Students get boost to meet post-graduation work needs

Friday, July 2, 2004

They're good students -- no behavior problems, great attendance records, decent grades.

But officials at Jackson High School recently realized something was preventing a particular group of students -- those with mild learning disabilities -- from finding post-high school employment.

"Because of a learning disability or handicap, these students have to learn how to compensate," said Rick McClard, Jackson High School principal. "Traditional work place training doesn't work. You have to teach to their strengths, not their weaknesses. These kids have a lot of potential, but because of that road block, they never get a chance."

To help combat that problem and give special education students work experience, Jackson High School created the "Building Experiences for Successful Transitions," or BEST, program in partnership with Southeast Missouri Hospital.

The program, which will allow up to 10 special education students from Jackson to work in various departments at the hospital 2.5 hours a day, will begin Aug. 23.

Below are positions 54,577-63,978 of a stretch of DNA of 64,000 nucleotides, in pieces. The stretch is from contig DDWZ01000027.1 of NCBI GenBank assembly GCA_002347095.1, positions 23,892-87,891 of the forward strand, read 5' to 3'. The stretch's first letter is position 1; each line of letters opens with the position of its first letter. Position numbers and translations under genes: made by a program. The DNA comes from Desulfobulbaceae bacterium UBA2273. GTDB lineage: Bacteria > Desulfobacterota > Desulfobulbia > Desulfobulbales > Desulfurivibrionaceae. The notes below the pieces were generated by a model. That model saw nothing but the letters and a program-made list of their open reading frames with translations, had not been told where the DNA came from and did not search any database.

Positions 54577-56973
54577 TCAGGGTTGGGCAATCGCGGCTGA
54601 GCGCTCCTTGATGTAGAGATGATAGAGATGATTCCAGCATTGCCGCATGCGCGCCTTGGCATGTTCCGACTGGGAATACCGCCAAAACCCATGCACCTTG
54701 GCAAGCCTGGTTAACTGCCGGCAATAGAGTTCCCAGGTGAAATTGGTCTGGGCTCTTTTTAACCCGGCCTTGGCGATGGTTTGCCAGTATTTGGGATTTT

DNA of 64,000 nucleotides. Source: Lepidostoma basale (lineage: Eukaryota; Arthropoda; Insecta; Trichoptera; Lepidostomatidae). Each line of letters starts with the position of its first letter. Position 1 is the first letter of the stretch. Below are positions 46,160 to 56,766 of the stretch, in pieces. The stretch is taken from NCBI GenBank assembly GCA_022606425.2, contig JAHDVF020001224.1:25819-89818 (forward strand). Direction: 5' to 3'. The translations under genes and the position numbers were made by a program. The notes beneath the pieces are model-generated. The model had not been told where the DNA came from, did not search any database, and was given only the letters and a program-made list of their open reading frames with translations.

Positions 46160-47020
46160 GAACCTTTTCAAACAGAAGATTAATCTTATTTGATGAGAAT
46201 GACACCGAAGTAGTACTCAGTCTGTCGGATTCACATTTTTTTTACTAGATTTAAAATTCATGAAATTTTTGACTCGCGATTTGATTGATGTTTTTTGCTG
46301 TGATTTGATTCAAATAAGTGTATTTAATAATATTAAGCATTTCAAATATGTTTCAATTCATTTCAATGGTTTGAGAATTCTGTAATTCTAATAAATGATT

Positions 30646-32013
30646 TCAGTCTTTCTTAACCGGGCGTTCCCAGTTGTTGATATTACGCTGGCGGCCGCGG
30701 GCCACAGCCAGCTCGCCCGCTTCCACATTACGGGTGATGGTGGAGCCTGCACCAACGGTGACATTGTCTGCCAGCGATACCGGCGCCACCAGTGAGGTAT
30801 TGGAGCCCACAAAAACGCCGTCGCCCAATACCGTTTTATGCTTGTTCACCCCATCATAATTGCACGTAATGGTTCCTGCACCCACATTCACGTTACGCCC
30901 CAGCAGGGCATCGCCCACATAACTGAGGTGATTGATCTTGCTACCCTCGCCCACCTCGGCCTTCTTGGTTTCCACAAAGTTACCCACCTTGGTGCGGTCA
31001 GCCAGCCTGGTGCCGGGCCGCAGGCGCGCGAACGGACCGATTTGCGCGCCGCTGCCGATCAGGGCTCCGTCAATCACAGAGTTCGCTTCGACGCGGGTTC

The idea for BEST came from a parent concerned about her special needs son's post-graduation options. In response, Jackson officials took a close look at the four-year follow-up studies the state requires districts to do on all graduates and discovered that 35 percent of special education high school students between 1999 and 2002 were now either unemployed or underemployed.

Jackson special education teacher Pam Denecke will supervise the program and work on-site with the students at Southeast Hosptial daily.

"Parents are very excited about this. They see it as a great opportunity for their kids to gain skills and build a future," Denecke said. "I hope it will boost their self esteem and make them realize they can do things."

Almost full

So far, nine juniors and seniors have signed up for the program.

"We limited it to 10 students because it would be hard to supervise a large group," said Denecke. "But 10 is not a low number when you think about productive citizenship."

Students will have opportunities to work in 16 hospital departments, including lab, radiology, recovery room, housekeeping, laundry, business office and food service.

Denecke said the program's biggest obstacle right now is transportation. The school is looking for funding to help transport the students to and from the hospital each day.

335-6611, ext. 128

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